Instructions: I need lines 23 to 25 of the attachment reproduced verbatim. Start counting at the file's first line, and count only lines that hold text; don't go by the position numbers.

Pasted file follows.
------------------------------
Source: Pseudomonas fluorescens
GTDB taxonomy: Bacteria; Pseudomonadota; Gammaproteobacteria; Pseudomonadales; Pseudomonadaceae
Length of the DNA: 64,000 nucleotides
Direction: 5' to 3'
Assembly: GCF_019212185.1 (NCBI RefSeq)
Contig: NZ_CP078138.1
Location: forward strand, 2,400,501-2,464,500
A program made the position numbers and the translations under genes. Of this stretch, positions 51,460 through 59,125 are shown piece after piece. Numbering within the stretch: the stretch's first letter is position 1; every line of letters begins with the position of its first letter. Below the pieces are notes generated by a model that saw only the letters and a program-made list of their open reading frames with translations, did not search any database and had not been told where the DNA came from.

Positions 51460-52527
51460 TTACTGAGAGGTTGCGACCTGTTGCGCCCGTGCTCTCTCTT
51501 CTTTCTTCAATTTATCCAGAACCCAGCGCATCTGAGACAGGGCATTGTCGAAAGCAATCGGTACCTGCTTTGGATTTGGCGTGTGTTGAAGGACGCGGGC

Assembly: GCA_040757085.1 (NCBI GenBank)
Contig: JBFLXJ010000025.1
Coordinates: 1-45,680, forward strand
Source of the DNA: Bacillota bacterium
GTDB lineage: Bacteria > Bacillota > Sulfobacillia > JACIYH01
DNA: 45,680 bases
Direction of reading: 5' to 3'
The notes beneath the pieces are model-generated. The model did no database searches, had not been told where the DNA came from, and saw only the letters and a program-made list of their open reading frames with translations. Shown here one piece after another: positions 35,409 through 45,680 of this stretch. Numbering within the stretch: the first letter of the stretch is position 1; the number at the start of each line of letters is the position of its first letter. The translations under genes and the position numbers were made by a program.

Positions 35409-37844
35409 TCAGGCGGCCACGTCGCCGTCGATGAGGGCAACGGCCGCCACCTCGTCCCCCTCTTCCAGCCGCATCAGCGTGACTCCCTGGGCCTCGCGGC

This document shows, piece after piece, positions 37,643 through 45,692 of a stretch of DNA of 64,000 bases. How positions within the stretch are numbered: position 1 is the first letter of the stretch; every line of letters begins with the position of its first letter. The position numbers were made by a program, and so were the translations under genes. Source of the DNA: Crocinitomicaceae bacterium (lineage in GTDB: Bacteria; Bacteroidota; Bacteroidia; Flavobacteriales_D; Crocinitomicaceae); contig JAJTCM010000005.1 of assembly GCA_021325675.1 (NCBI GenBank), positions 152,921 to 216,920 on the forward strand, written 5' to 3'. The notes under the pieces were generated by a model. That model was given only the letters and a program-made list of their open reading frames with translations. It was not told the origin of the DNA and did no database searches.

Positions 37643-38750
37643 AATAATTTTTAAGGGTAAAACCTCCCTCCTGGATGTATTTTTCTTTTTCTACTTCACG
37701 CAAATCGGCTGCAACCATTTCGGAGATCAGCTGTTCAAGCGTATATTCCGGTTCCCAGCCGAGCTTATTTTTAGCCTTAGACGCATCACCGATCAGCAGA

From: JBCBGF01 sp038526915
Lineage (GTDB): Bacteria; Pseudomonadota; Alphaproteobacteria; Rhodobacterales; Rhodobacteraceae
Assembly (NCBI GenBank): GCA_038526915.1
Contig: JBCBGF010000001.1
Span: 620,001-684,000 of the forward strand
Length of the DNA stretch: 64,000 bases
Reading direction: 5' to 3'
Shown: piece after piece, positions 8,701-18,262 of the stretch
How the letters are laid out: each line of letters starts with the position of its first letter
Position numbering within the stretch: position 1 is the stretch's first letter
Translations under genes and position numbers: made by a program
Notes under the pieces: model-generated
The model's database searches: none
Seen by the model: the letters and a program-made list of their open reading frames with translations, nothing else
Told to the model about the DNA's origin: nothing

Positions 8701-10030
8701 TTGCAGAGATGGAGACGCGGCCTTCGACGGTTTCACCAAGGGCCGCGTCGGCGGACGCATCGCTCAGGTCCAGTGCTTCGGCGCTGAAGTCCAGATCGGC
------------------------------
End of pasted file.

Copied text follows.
Positions 37643-38750
37643 AATAATTTTTAAGGGTAAAACCTCCCTCCTGGATGTATTTTTCTTTTTCTACTTCACG
37701 CAAATCGGCTGCAACCATTTCGGAGATCAGCTGTTCAAGCGTATATTCCGGTTCCCAGCCGAGCTTATTTTTAGCCTTAGACGCATCACCGATCAGCAGA